1795 Capped Bust Right Eagles

1795 $10 Gold Eagles Coin


Only 5,583 eagles were coined in 1795, and as a type the $10 Small Eagles is a rarity as well. Mint State examples are especially rare, of course, a fact that is somewhat obscured by the current population data and the cottage industry of resubmissions. David Akers, when this coin was sold in 1988, noted that perhaps only eight to 10 specimens of the date were of comparable quality to this one. Among examples of this variety, Anthony Taraszka lists this piece third on his Condition Census behind only the Eliasberg coin and a specimen Stack’s sold in 1993. This piece is finer than the off the market Bass coin. David Akers rightly called this coin “without question, one of the very finest 1795 eagles in existence, a classic American numismatic rarity of exceptional quality and beauty.” In a time when coins of this caliber were sold without certification, it is worth noting that Akers called this coin Choice Uncirculated 63 or better.

The total production of the motif with Capped Bust to right, Small Eagle reverse, is believed to have been fewer than 15,000 pieces, spread across several different dates and varieties. Although it is likely that some pieces circulated in commerce in the 1790s as this was an era of abundant gold and silver, afterward many if not most were exported and melted. Today, any early eagle is scarce, and many are rare. As the largest denomination of its era, it was called the eagle. It was then logical that when the $20 piece was produced decades later, it was called the double eagle, answering here a question sometimes asked.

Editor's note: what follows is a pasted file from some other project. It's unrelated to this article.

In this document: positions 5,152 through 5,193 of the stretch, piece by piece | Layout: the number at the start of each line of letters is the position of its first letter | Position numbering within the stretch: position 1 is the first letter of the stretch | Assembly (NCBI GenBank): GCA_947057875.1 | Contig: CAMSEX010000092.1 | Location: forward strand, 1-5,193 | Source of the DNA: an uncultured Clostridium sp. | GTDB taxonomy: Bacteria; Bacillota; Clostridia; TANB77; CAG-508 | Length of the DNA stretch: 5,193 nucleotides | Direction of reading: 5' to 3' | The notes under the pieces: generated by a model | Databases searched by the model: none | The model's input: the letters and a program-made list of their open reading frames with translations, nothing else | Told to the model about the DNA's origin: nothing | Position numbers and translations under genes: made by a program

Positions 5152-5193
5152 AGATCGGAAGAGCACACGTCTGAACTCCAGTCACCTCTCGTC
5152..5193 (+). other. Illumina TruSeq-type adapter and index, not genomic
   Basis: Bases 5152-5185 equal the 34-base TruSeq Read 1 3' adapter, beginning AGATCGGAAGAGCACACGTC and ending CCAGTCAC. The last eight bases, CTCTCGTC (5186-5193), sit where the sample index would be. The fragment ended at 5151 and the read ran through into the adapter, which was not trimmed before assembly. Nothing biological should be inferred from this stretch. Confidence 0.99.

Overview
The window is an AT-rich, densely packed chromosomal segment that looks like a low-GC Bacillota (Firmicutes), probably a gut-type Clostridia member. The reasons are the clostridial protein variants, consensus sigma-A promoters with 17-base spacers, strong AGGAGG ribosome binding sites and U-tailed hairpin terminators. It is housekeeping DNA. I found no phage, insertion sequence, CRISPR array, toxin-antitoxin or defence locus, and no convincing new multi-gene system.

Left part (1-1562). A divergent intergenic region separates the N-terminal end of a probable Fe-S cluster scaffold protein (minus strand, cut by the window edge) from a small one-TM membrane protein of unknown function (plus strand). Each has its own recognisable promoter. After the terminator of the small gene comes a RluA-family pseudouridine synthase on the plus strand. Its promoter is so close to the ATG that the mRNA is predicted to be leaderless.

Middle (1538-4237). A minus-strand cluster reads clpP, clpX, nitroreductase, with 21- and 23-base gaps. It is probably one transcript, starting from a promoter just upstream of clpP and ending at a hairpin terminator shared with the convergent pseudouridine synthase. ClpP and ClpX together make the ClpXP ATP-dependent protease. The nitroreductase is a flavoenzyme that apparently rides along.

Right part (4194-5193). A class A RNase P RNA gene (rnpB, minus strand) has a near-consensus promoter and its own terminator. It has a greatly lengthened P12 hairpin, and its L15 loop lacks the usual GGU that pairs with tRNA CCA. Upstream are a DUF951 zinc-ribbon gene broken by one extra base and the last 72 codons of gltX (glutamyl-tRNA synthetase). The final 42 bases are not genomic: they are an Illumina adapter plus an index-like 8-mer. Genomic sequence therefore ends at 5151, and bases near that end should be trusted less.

The eagles of this type are rare and beautiful. The reverse is particularly elegant, with a nice touch being provided by the tips of the eagle’s wings intruding into the lettering, somewhat reminiscent, style wise, of the eagle reverse of the Flowing Hair silver coins, on which the tips of the wings go under and over the surrounding wing. The motif is said to be copied from an ancient cameo, perhaps explaining the use of a palm branch, otherwise unexplained. Not much has ever been done, so far as we are aware, concerning the study of botanical varieties as represented on coins. We might also mention that the wreath on the silver coinage with the Draped Bust obverse and Small Eagle reverse is unusual, with olive or laurel branch to the left and some other type of branch to the right.

Among design types of gold coins, the 1795-1797 eagle issue is far and away the rarest, the key to the series. Later eagles with the Heraldic Eagle reverse far outdistance the present type in terms of availability.